Job hunting sucks. Seriously.
As someone who’s trying to make a difference and apply my skills and knowledge from university into the real world, nothing shatters my idealism faster than looking at the job market, reading stories from disillusioned experienced people, listening to wary family members, and facing my own fears and self-doubts.
High-impact careers, careers for social change etc. come with such huge risks and it’s been quite depressing learning how little I’m willing to give up for comfort, familiarity, and my own mental health. Also, my obsession with ethical responsibility is making me so so suspicious of working for the government AND NGOs/nonprofits AND the private sector. My aunt was telling me the night after my graduation that I need to chill and that there’s no such thing as a perfect place to work.
“You can’t do everything,” she said. “But you can at least do something.”
She’s right, of course. I understand that. I’m not trying to solve every social ill out there, but I am trying to just work at a decent place with decent pay that won’t contribute to greater corruption and irresponsibility in the name of good intentions. I want to know I’m contributing to something purposeful, meaningful, and exciting and it’s worth the move away from home, my family, and my community. Perhaps that’s just too naive of me, but it’s not my fault that going through Journalism and Global Studies classes made me think that way.
I don’t think I previously shared this but I was nominated for the Peace Corps for this July in the Youth/Community Development sector. After months of waiting on a response from placement, I reconsidered this endeavor after much soul-searching and research about the organization. I realized that the extreme flexibility I would need to have in order to be placed, the 2+ year stint abroad, and the uncertainty about the sustainability, necessity of the projects I could work on or even my presence in XYZ country was just too much for me to accept. I also accepted a paid summer internship at the Make A Wish Foundation in Phoenix through August which would make me unable to join the service at the time I was nominated. I contacted placement with my situation and was notified that my application would be deactivated and should I decide to apply again, I would have one year.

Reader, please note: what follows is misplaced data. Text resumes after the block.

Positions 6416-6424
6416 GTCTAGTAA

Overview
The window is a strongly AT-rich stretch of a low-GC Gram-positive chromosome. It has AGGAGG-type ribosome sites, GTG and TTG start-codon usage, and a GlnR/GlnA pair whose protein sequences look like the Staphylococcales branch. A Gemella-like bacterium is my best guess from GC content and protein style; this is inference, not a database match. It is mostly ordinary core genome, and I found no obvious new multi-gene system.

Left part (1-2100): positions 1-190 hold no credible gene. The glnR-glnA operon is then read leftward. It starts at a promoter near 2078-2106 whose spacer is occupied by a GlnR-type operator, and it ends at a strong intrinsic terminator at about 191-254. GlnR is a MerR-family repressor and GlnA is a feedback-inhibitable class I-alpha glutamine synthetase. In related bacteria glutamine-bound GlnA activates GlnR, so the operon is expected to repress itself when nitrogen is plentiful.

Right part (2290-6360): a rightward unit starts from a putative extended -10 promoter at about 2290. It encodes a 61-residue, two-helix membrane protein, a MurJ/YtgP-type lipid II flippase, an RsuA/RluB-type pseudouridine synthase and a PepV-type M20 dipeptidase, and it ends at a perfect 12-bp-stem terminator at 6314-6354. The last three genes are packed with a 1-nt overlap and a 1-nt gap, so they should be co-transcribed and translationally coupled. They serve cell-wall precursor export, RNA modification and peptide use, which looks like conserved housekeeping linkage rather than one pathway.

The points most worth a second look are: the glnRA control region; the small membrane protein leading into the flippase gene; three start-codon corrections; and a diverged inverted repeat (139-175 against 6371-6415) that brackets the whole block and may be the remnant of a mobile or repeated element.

So there goes my trusty job plan that I had counted on after graduation. I thought I would be gone as a Peace Corps Volunteer for 2 years and then come back to grad school, apply for tons of jobs and be accepted to all of them—BAM! AWESOME LIFE ACHIEVEMENT. Hehe, if only it worked out that way.
I’m also feeling slightly self-conscious anxious about being one of few Muslim/African-American/hijabi/women entering this field of international development/affairs. It’s so intimidating to feel confident and respected and secure in the professional work world anyways, but even more so when you know you may be the first one going through this process. I wish I could network with more people like me so that I could get a better idea of what the reality is like for me to get a job and successfully navigate all the social/political issues that come with it. Like have there been any hijabi Peace Corps volunteers? What has their experience been like? Traveling/living in Guatemala was tough for me as a Muslim in a country that had very little familiarity with the religion so it was not really accommodating at all, even though many people were very in general nice and welcoming. It’s hard to not be wary or have certain expectations when entering someone else’s country, but if you can’t have a place to escape and seek solace with a community that understands you and meets your basic social/spiritual needs, how can you last through such grueling work? Also, hijab is a pretty red flag already in the U.S. where enough people are educated about Muslims, so imagine that in rural, not-so-safe areas of developing countries that are ignorant to Islam or have negative perceptions? This is a problem area for me that I have yet to see resolved or addressed by anyone in the field, even by materials on diversity in Peace Corps, USAID and the Foreign Service. I’d like to act like I’m so brave and don’t care about what people think of me as I win the locals all over with my Pollyanna attitude and determination, but sadly, I do not have that kind of energy. If you know where to get some, please let me know and I’ll buy it off of you.